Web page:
As commercial landlord and tenants deal with the turbulence caused by lockdown restrictions, we take a look at what lies ahead for those with an interest in commercial property.
The ban on evicting a tenant for non-payment of rent is set to expire on 31 December 2020. Once the ban is lifted, landlords will be able to start proceedings to recover outstanding rent. In some cases however, tenants may simply be unable to pay. The landlord will have a choice: evict or seek an alternative solution.
In a difficult market, the second option may be preferable to having commercial premises standing empty.
Compromise solutions where tenants have difficulty meeting their rent obligations
Deferral, reduction or suspension of rent
According to Communities Secretary, Robert Jenrick, many commercial landlords have been offering tenants rent deferrals or holidays. It is important that any agreement is put in writing so that the details can be referred to and misunderstandings avoided. In return for any reduction in rent, landlords may ask the tenant to agree to a longer-term.
Previously the domain of retail tenants, turnover rent is now a real possibility for other businesses, particularly in sectors such as hospitality, where income can be non-existent if a lockdown is imposed.
Calculating a portion of the rent on the basis of turnover gives tenants a breather while their turnover is poor, but allows a landlord to benefit from increased profits once the business is back to full strength. For more detail about how a turnover rent works, see our article Requesting a turnover rent.
Landlords may want to rethink any ban on subletting whole or part of a premises that is included in the commercial lease agreement. Where a tenant cannot pay but is able to find a replacement who can, the opportunity exists to receive rent without having to evict and find a new tenant. Security will be provided from the original tenant, with the lease drafted so that they remain responsible for unpaid rent, any damage to the property and other liabilities.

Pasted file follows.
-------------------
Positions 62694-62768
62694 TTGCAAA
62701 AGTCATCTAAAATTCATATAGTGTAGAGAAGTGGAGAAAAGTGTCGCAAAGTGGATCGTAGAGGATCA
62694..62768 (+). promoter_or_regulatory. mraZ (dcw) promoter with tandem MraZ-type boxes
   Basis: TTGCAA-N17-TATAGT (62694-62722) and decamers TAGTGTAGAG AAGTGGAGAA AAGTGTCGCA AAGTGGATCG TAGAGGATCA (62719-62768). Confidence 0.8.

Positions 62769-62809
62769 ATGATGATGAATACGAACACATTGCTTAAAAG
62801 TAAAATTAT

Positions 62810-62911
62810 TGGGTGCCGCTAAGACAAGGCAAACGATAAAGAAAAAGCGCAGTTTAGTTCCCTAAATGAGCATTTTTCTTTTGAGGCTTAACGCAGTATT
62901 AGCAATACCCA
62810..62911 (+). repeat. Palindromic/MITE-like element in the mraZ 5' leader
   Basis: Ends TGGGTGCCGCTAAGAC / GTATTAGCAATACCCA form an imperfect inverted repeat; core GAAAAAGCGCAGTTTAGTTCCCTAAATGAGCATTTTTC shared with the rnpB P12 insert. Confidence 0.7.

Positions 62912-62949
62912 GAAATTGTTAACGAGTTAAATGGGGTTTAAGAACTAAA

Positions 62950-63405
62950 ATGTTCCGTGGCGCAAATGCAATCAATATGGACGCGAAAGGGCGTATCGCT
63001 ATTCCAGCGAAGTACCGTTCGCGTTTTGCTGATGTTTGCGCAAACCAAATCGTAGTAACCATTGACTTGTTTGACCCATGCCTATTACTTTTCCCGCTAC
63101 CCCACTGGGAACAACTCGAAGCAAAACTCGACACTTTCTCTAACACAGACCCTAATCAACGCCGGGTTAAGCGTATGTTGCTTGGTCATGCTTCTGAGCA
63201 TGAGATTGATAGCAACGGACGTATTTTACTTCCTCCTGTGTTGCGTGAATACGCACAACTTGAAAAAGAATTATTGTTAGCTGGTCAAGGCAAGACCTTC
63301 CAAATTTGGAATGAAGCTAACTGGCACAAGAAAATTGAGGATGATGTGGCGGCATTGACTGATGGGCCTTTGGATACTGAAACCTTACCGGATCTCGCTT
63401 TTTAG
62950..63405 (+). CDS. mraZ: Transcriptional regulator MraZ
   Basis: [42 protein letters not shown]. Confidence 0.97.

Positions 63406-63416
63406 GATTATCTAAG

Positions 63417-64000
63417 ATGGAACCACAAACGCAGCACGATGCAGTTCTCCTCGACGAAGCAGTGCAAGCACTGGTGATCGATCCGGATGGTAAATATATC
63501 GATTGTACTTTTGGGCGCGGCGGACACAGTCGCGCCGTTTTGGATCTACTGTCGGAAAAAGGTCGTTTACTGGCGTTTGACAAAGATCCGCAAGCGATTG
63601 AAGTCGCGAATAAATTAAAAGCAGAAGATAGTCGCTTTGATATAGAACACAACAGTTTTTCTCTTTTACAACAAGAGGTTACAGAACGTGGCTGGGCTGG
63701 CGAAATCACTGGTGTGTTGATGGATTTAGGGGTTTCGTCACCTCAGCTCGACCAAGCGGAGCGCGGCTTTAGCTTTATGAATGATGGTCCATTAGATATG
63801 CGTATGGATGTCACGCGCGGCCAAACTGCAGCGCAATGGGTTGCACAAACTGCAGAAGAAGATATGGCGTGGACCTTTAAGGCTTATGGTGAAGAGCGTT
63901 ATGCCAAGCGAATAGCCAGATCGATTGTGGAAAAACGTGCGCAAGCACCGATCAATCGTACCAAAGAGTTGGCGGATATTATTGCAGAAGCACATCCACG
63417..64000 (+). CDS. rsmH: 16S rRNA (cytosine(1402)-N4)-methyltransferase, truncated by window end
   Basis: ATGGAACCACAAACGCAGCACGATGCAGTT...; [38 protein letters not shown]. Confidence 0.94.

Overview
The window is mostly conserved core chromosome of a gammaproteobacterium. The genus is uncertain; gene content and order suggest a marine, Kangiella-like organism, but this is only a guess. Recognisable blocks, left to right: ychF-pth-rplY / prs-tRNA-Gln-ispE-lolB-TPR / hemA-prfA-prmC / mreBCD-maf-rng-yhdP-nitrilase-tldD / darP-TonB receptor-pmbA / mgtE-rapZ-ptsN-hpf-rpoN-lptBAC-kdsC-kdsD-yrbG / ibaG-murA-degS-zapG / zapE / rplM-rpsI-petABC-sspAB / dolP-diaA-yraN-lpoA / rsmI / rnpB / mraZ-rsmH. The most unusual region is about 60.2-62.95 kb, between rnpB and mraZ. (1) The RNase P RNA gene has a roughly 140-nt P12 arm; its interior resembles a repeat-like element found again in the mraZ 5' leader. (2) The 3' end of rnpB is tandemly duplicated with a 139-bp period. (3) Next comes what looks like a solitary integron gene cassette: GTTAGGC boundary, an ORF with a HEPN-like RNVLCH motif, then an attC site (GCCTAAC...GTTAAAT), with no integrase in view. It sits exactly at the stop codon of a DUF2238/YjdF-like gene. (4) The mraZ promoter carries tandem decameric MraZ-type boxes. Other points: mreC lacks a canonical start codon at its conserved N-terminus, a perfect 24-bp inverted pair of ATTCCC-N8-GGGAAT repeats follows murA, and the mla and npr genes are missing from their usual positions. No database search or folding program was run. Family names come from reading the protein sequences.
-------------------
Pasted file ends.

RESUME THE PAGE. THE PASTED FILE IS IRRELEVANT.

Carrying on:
Agreeing a commercial lease post-Covid-19
As the country emerges from Covid-19, new tenants may find themselves in a strong negotiating position with a range of commercial premises to choose from.
Possible provisions to be included in new commercial leases include the following:
Where a shorter lease could be advantageous to a tenant, this is something they may be able to bargain hard for. In a difficult financial climate, a shorter lease is less of a commitment to a business that may be uncertain of its success. If the business does well, there is a good chance they will want to extend the lease in any event.
More break clauses
Similarly, a tenant may want more opportunities to end a lease written into the agreement to allow them an exit strategy. As well as standard break clauses, tenants could request a clause tailored to be enforceable if they are unable to use the premises.
If working from home and flexible working becomes the norm, tenants may want the option to sublet part of a premises. Commercial leases often prohibit this, but in an uncertain future it gives the tenant flexibility along with the option to scale down its own operation and share the rent burden.
Rent suspension clause
Rent suspension clauses currently only refer to circumstances where premises are damaged or destroyed. In future, a commercial tenant may seek to include a clause giving them the right to suspend rent payments in the event of a pandemic or similar event where they are unable to occupy their premises.
There are uncharted waters ahead for commercial landlords and tenants. Any agreement or concession must be put into a legally binding document to protect the interests of each party and to ensure their rights are enforceable in court.
In negotiating any new lease, it is important to have a strong legal team on your side to ensure you get the best deal possible, particularly in uncertain times.
At RSW Law, we have wide experience of agreeing and drafting commercial leases and you can rest assured that your rights and interests will be protected. Our advice is practical and we always focus on our clients’ business interests and success. Our lawyers work in many areas, including financial services, retail, leisure, property and professional services.
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